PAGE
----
Manchester attack could have been prevented by MI5, report finds

Salman Abedi, 22, the Manchester Arena attacker

The Manchester attack that killed 22 people in May might have been prevented if different decisions had been made by MI5, an official report has found.

Salman Abedi had been a “subject of interest” and opportunities to stop him were missed, the report said.

Its author, David Anderson QC, said it was conceivable the attack could have been avoided had “cards fallen differently.”

After the bombing and three terror attacks in London this year, counter-terror police and MI5 conducted internal reviews.

The reviews, which remain largely secret, are summarised in Mr Anderson’s report, and show:

MI5 headquarters in London
  • Salman Abedi had been a “Subject of Interest” for MI5 – meaning someone they were investigating – between January and July 2014, and then again in October 2015
  • On two occasions in the months before Abedi killed 22 people MI5 received intelligence, but its significance was not fully appreciated at the time and, in hindsight, was “highly relevant” to the planned attack
  • There was no security service port alert against Salman Abedi, so he was not questioned at the border when he returned to the UK from Libya four days before the attack
  • The two other attackers who had been on MI5’s radar were Khuram Butt, the leader of the London Bridge and Borough Market attack, and Khalid Masood on Westminster Bridge

The reviews also established that Butt had been identified by MI5 and the police as someone who wanted to attack the UK two years earlier. He was still a “live subject of interest” who was under investigation at the time of the attack, though more for his intention to travel to Syria and for radicalising others.

Mr Anderson said: “Despite elevated threat levels, the fundamentals are sound and the great majority of attacks continue to be thwarted. But the shock of these incidents has prompted intensive reflection and a commitment to significant change.

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“In particular, MI5 and the police have identified the need to use data more effectively, to share knowledge more widely, to improve their own collaboration and to assess and investigate terrorist threats on a uniform basis, whatever the ideology that inspires them.”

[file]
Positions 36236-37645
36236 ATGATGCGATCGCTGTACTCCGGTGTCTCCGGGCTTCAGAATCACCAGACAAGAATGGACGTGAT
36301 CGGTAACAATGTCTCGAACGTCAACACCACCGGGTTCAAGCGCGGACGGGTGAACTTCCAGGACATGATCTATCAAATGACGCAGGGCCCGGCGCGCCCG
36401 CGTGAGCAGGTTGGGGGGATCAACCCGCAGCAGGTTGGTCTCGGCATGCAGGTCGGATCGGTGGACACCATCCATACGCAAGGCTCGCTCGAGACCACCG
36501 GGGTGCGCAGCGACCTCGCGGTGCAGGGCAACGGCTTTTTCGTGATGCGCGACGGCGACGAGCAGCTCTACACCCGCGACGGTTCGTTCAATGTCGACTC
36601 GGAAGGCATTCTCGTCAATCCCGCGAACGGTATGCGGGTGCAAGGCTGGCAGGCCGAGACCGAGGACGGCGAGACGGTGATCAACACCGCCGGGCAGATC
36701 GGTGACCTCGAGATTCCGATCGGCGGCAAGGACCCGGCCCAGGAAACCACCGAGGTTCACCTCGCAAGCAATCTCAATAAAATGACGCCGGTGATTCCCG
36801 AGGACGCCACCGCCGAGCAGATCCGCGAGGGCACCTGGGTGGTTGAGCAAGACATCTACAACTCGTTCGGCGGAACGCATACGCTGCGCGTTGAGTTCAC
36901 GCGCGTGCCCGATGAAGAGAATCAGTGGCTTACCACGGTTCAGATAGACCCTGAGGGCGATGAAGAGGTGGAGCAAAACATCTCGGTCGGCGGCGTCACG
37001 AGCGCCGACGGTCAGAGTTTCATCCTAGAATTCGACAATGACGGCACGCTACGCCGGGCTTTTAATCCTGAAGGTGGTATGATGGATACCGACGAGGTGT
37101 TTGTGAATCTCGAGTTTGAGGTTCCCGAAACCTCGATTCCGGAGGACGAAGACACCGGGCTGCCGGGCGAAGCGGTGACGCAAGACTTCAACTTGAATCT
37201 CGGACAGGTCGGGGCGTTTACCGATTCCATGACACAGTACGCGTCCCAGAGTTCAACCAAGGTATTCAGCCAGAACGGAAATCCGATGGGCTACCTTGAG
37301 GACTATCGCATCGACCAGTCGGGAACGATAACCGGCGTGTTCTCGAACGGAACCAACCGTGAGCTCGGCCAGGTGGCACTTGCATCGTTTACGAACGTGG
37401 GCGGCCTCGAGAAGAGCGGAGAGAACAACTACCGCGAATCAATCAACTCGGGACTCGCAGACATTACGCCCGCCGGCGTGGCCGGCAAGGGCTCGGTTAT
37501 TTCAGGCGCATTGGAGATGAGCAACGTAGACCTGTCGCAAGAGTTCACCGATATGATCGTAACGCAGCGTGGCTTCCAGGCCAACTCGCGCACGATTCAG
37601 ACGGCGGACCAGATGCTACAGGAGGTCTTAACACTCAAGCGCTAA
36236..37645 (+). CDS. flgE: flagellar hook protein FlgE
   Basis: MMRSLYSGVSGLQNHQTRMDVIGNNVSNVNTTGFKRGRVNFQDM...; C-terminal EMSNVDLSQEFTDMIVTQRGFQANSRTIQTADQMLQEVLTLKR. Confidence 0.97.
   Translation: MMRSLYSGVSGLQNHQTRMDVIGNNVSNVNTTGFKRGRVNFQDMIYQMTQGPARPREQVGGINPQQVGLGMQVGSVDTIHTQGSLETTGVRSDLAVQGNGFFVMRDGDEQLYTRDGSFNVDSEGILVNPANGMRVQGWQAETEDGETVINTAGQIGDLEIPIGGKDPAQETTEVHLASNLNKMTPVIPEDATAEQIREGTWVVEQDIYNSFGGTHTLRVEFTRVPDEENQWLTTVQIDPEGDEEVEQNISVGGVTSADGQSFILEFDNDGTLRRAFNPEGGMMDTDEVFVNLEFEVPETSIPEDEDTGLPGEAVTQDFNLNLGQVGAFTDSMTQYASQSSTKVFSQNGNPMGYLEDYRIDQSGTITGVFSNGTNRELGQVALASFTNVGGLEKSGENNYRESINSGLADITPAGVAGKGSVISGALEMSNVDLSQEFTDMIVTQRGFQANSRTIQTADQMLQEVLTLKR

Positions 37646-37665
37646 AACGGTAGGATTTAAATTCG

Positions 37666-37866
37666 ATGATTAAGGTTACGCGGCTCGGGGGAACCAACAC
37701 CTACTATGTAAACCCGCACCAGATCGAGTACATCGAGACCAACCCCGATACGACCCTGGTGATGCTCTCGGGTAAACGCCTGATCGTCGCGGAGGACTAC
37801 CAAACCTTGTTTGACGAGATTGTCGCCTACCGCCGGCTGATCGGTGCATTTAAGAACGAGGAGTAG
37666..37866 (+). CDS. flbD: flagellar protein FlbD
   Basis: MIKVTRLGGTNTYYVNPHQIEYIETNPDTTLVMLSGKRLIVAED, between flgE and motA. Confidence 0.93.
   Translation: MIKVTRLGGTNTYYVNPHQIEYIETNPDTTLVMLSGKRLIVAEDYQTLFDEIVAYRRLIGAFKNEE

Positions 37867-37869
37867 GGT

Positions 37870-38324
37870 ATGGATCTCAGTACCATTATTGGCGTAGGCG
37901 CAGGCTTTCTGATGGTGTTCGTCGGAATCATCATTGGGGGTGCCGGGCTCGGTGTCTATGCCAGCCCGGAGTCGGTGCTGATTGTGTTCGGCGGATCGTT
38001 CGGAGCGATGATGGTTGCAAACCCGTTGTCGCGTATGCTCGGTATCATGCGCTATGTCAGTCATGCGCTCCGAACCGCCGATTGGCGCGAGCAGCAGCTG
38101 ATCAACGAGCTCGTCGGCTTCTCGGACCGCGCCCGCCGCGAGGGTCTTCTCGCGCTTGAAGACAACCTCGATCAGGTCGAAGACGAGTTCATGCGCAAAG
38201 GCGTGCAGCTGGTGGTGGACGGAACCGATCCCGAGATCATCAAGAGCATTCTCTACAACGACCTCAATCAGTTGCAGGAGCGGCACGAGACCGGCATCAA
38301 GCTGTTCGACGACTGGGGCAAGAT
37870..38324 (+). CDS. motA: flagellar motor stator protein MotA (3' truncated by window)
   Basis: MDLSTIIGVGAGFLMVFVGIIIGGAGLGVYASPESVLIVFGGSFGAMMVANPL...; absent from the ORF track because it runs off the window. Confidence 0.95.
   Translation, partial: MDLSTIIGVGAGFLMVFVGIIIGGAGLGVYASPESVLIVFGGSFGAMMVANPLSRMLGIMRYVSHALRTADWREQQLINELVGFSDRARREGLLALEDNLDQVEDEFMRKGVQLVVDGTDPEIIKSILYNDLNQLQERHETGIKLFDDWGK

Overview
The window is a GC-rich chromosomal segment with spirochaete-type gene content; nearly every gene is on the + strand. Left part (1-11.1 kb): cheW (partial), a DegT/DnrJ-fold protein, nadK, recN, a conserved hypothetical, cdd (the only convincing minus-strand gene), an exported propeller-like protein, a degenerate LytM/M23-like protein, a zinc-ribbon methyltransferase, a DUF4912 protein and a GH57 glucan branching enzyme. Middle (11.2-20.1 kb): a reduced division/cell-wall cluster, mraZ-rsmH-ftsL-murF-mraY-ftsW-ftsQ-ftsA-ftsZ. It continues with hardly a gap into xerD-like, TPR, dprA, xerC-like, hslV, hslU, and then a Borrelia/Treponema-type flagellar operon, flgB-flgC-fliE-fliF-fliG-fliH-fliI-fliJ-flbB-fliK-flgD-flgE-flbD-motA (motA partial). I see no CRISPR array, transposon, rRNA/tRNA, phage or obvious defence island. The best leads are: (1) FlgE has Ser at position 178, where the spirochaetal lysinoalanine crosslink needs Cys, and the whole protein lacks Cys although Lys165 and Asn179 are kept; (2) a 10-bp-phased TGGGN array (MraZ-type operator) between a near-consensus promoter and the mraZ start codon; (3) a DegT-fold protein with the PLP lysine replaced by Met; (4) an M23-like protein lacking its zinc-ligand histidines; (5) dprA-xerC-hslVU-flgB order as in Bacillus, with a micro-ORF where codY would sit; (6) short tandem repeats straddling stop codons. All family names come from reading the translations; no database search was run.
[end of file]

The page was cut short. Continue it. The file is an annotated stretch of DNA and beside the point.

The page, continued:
Security services response

Responding to the report the police and MI5 released a joint statement.

Andrew Parker, the Director General of MI5 said: “Throughout its history MI5 has had to adapt and change to keep pace with a fast-moving world, to stay ahead of the country’s adversaries. We have done this before and continue to do it today, in response to the unprecedented threat from international terrorism.

“I welcome David Anderson QC’s independent assurance of our reviews, and we are committed to implementing the recommendations we identified. As I said in October, we and our partner agencies used the harsh light of hindsight under independent challenge to ensure we squeezed every drop of learning out of these dreadful events.

“MI5 and our partners continue to bring the full weight of our growing capabilities to counter this new intensity of threat. Our unrelenting focus remains on doing everything in our power every day to keep the country safe.”

And Cressida Dick, Commissioner of the Metropolitan Police Service said: “Our thoughts remain with those who lost their lives, their families and the hundreds of others who were injured in the ghastly attacks in London and Manchester this year. Together, police and security services have worked hard to identify exactly where we can learn from these events and I’d like to thank David Anderson QC for his independent scrutiny and assurances of our reviews.

“The UK continues to be internationally recognised as a world leader in counter terrorism. Policing and our colleagues in the fight against terrorism will continue to learn and improve. We need to make rapid progress in implementing the recommendations, many of which require new technology, better infrastructures and resources at a time when the threat from terrorism poses significant challenges for police and security services.

“The growth in the number of dangerous individuals who have been radicalised is a major issue for us. We will be redoubling our efforts in enforcement activity both to disrupt and confront the threat and to safeguard the vulnerable from radicalisation.”

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